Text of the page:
Video games does not create violent people

I have recently seen an upswing in comments on both social media and in society about how kids shouldn’t play violent video games, such as GTA, because it makes them violent and teaches them to rape women, rob banks and harass people.

That is simply not true!


People can learn a lot from video games, and what they learn is mostly abstract things, like hand-eye-coordination or process of elimination. The content can be whatever, that is not something that sticks in the learning process of the person.

A child that plays Memory learns the exact same process of finding targets and clearing the “level” as a child that plays Call of Duty or Bejeweled. A click may mean shooting a rifle, flipping a card or dragging a shape, but the process they learn is the same.

Slapping a prostitute in a game to get them to give you money teaches the child to do a deed to get to an objective in exactly the same way that dragging the 5 of clubs onto 6 of diamonds does in Solitaire.

Morals are not taught to the child through the game content, as little as morals are taught through the music they listen to or the shows they watch. If that was true, my generation would be a generation of murderers.


I was 7 when Doom and Duke Nukem 3D came out. Both of them depict very gory violence and the latter contained naked women in either bondage or as strippers. You could even pay the strippers to take off what little clothes they had left. Despite that, I have never bashed someone’s head in or treated any woman as an object, or attempted to bribe someone into taking their clothes off. Not even once!


The morals we learn growing up are the morals of the adults around us. If a father spends his evenings in front of the TV shouting “These damn immigrants are stealing our jobs”, that will stick with the kid. If the same kid instead heard that from the game they played, they wouldn’t associate those words with life lessons.

If the kid with the shouting father also was given lessons by their uncle at the firing range, with a rifle pointed at a photo of a person, with points awarded for kill shots, that would teach the kid how to kill a person with a gun. That does not make the kid a murderer.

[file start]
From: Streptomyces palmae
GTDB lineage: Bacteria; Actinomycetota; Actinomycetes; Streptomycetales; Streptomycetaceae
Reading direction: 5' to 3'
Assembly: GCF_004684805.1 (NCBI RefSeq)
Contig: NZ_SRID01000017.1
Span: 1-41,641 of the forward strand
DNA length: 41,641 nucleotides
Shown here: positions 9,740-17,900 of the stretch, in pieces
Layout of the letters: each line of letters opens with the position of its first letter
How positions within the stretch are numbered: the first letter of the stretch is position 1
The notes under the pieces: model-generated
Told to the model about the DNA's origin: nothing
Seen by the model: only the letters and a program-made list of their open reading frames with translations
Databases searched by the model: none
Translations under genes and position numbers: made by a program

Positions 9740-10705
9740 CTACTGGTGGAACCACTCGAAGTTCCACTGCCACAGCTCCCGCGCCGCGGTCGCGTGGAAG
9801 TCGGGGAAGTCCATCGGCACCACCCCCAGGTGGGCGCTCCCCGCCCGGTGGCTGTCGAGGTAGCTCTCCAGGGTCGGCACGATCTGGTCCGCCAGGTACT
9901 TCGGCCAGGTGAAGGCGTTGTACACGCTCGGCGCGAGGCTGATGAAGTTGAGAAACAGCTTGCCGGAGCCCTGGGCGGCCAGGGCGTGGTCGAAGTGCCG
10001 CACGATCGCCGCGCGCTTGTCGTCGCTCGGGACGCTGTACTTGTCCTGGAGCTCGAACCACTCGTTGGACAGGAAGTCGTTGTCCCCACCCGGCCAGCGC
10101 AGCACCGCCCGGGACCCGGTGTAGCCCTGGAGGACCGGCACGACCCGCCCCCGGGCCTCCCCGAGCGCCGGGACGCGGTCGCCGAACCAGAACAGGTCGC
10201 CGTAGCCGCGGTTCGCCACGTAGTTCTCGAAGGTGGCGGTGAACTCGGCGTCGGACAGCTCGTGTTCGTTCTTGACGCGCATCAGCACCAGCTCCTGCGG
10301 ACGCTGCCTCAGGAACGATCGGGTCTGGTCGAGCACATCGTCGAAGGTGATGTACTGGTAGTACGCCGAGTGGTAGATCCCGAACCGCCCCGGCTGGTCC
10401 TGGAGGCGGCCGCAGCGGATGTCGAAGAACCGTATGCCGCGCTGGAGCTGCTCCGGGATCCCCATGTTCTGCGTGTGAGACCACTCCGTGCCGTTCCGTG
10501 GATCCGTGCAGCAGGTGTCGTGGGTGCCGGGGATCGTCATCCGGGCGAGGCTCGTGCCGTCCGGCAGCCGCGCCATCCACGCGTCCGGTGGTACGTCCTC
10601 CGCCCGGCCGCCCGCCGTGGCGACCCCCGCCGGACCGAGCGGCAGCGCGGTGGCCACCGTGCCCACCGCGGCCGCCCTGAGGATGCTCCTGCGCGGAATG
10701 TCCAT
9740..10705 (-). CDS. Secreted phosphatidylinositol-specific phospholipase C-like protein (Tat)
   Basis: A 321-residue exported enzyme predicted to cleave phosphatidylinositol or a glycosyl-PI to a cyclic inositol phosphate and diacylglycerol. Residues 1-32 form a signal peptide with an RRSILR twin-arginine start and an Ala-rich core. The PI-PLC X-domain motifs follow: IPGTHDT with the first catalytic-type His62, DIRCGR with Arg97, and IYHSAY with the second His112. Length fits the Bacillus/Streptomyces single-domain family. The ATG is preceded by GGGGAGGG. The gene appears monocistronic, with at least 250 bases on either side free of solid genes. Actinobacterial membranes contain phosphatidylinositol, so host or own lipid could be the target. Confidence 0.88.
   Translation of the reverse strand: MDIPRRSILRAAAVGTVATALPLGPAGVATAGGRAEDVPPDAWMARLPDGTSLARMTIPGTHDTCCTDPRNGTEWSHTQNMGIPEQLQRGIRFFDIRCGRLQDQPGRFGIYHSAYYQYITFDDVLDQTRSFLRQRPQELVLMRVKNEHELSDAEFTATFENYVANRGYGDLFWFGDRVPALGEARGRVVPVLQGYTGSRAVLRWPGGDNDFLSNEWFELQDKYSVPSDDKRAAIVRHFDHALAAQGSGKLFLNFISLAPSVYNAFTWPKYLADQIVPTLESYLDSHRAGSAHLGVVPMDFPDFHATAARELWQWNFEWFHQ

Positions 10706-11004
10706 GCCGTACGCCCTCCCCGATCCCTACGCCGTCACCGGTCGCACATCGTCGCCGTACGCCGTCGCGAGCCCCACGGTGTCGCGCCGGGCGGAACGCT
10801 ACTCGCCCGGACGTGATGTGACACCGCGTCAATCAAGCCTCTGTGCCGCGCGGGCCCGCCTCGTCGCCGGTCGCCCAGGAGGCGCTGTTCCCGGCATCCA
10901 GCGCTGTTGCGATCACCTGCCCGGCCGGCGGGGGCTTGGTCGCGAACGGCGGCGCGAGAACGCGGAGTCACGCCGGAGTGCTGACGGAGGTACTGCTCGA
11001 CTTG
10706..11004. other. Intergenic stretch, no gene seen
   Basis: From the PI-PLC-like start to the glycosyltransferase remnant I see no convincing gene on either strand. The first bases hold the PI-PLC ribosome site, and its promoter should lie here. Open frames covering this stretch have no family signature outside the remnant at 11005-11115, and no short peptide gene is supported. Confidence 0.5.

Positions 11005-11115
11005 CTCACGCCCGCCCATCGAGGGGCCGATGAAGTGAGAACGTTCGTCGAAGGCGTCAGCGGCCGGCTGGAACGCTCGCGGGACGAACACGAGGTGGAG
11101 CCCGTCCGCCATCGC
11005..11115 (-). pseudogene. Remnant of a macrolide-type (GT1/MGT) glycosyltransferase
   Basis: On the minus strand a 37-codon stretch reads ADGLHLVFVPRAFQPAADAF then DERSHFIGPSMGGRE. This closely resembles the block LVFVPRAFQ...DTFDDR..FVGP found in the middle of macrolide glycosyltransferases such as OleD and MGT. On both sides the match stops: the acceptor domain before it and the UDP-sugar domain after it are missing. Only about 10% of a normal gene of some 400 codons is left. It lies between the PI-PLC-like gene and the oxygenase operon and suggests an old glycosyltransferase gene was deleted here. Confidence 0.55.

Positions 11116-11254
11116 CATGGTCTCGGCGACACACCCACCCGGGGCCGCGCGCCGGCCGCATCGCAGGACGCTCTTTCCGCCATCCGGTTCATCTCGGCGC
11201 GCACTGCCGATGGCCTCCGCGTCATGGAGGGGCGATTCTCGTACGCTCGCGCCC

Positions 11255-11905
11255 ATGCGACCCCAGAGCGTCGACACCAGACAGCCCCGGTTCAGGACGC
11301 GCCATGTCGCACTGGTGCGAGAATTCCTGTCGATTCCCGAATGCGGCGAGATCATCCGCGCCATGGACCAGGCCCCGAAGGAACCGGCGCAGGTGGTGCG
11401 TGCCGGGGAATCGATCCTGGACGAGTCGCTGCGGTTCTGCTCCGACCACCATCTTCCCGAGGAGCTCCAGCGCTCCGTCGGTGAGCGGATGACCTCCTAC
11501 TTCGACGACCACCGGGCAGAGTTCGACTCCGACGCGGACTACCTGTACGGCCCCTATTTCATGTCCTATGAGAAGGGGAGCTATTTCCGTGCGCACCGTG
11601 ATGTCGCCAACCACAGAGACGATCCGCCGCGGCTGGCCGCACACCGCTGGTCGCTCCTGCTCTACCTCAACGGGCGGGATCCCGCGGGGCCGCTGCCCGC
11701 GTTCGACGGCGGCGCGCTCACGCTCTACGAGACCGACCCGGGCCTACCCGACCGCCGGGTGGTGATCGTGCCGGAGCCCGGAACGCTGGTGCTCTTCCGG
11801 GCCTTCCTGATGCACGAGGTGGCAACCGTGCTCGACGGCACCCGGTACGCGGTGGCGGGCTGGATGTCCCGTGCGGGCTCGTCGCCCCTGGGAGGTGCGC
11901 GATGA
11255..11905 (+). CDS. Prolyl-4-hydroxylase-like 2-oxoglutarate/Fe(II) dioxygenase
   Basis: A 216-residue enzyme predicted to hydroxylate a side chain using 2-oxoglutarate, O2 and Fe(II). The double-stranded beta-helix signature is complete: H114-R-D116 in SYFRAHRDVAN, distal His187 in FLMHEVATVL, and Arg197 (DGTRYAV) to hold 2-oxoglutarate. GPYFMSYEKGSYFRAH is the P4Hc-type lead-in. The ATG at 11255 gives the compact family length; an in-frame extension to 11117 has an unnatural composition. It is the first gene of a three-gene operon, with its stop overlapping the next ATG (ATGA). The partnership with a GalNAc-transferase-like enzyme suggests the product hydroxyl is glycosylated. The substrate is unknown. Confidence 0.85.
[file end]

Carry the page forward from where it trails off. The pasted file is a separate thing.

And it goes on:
If that kid grew up with rifles in the home in an area with immigrants, he would not automatically go out on the streets and start shooting immigrants left and right.

So why does so many people believe cartoonish violence in a game would create that killer?


There has been many studies on the subject and most of them point to the same conclusion: A child that plays violent video games will not automatically become violent. In fact, the opposite seems to be true, as rates of violence has decreased while the violence in video games has risen.

The same holds true for violence in films. During the mid-1900’s movies had little to no violence, while early cinema had a lot of violence in them. The later part of the 20th and the early part of the 21st century had an upswing in violence in cinema again. Once again, the violence rates shows an opposite in real world statistics. During the early and late 20th century violence rates fell significantly, while they were on the rise in the mid-1900’s.

Some studies have found that violent video games and movies can make a person aggressive, but not violent or a criminal. It is more of a decrease in tolerance to annoyance than anything else. Even biased studies, as the one performed by the APA Task Force on Violent Media that actively tries to find links between violent media and real life violence, agrees that the aggressive behavior that could be caused by violence in games is still not enough to make someone a criminal or even a violent person.

Another study made by Oxford University found no link between content of games and aggressive behavior. However, they did find that children who spent much time playing games (more than 3 hours per day on average) were more aggressive than children who spent less time. Children who spent around one hour a day on average even had improved behavior and academic success, regardless of the content of the game.


The only conclusion left to make is that your child will not become a murdering rapist if they play Duke Nukem, GTA or Call of Duty!

Journal of Communication study

APA Task Force on Violent Media report (uncorrected proof)

Oxford University study

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